The presidential debate last night made for excellent television. Prior to debates, each candidate must agree to the rules of each debate (i.e. length of time to answer questions, rebuttal times, agreeing not to engage one another directly, etc.), but both candidates were passionate and at a few points the rules seemed to go out the window.
The town hall format on Long Island allowed undecided voters, chosen by Gallup (a polling and public opinion research company) to ask questions of the candidates. The tension between President Obama and Governor Romney was palpable at times, particularly when gas prices, licensees and permits, and Libya were discussed.
The debate began with Jeremy, a college student, asking candidates what they would do to ensure he would have a job upon graduation. Governor Romney said he would make college more affordable, provide opportunities that he provided in Massachusetts, nationwide, such as the John and Abigail Adams scholarship available to students in the top 25% of their class, sustain Pell grants, and maintain student loan programs. President Obama told Jeremy he would build on the five million jobs created over the last 30 months, rebuild the manufacturing industry, change the tax code to offer incentives, assist small businesses, support community college training programs, reduce the deficit, and ensure the US has full control of its own energy.
Throughout the debate Governor Romney was quick to remind the audience of the economic realities of the past four years and suggest that if the President were reelected, the next four years would be no different. President Obama, on the other hand, asserted the answers Governor Romney gave throughout the debate were different than his positions and actions in the past, and suggested Governor Romney is more conservative on issues of social policy and economic issues than President George W. Bush.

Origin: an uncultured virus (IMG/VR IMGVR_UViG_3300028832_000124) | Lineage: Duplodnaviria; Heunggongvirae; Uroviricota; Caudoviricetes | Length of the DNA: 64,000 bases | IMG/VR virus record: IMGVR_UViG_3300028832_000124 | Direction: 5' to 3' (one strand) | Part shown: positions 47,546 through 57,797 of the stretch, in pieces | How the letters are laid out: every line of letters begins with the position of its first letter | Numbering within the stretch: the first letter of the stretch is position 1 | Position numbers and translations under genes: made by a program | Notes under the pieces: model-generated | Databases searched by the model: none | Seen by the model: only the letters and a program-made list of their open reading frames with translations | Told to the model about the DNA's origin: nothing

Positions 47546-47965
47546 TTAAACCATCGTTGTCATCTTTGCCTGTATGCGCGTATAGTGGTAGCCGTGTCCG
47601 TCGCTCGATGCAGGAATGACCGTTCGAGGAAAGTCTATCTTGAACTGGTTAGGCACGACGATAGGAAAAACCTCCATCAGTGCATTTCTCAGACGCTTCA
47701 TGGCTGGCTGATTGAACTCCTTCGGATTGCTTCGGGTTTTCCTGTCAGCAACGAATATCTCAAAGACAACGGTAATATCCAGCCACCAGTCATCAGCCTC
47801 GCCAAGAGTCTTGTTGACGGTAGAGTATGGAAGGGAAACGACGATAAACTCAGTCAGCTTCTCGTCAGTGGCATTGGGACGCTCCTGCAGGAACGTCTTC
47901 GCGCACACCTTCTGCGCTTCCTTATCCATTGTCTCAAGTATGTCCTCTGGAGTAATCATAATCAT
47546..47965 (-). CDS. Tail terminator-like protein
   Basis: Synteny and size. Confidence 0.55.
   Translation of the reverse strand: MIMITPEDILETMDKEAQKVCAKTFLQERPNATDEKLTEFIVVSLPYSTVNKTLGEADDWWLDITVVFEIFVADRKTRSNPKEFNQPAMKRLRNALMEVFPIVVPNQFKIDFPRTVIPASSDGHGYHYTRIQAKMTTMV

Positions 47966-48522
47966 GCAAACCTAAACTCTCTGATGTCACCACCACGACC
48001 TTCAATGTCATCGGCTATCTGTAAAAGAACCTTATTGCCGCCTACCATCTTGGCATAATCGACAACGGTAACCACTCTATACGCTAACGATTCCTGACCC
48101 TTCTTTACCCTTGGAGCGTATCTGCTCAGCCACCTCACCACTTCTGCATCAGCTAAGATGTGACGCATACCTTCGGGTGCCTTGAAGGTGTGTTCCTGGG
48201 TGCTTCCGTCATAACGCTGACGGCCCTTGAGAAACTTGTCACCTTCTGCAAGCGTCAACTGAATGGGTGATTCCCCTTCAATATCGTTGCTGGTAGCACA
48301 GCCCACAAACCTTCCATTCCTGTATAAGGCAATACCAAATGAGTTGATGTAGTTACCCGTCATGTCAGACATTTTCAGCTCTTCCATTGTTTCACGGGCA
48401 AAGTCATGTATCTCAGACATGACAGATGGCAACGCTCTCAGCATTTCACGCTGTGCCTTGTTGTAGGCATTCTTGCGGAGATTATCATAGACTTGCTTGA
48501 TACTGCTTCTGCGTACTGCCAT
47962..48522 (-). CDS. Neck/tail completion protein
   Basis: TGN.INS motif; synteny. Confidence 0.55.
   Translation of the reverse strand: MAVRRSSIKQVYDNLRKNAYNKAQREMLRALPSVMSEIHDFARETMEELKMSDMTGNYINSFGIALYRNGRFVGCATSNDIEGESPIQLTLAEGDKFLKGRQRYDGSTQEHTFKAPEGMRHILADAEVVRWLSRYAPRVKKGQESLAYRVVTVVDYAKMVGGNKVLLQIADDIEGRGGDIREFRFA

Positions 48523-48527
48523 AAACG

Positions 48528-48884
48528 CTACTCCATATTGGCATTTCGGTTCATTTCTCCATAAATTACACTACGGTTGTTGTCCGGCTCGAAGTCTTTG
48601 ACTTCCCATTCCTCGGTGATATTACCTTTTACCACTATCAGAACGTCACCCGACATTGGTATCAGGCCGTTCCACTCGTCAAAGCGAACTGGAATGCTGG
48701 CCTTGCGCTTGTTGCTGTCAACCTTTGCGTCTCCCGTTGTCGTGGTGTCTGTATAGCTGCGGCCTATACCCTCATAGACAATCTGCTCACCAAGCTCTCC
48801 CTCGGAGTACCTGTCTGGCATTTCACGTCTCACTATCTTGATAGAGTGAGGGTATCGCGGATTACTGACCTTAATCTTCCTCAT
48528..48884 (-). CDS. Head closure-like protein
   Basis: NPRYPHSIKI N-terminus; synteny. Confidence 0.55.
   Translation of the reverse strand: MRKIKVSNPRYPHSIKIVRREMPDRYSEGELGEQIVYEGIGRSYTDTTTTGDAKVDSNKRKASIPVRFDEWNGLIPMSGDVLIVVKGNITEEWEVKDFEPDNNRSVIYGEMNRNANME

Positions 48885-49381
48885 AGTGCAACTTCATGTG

Accusations of misinformation and lies were thrown back and forth all night, on a range of topics. There is no doubt it was a contentious debate, but as President Obama pointed out, both he and Governor Romney agree on the importance of involved parents and the importance of education.
As for performance, Democrats generally seemed pleased with the President’s performance and thought it improved from the first debate; and, Republicans generally seemed pleased with Governor Romney’s performance. With such a tight race, it will be interesting to see if next week’s final debate, on foreign policy, will shift the election in favor of one candidate over the other.
If you missed the debate, you can read the full transcript and watch video here: http://www.politico.com/news/stories/1012/82484.html?hp=t1_b1.
• Who do you think, “won” the debate?
• What do you think of the town hall format?
• Did the tension between the candidates bother you, or were you pleased to see their passion?
• Do you wish the Libertarian and Green Party candidates had been invited to participate in the debates, or are you content with a two party debate?
• Did the debate change your mind about either candidate?
• What is your opinion on the issues brought up facing women and pay equity, as well as the first question about the difficult of finding jobs out of college?
The Everygirls’ Guide to the Elections Part 1: Registering, Swing States, and the Election Calendar
The Everygirls’ Guide to the Election Part 2: Learn Where All Four Candidates Stand on the Issues
Be sure to watch the debate next Monday night and join in our re-cap and conversation on Tuesday.
by Contributing Political Editor Carrie Pastor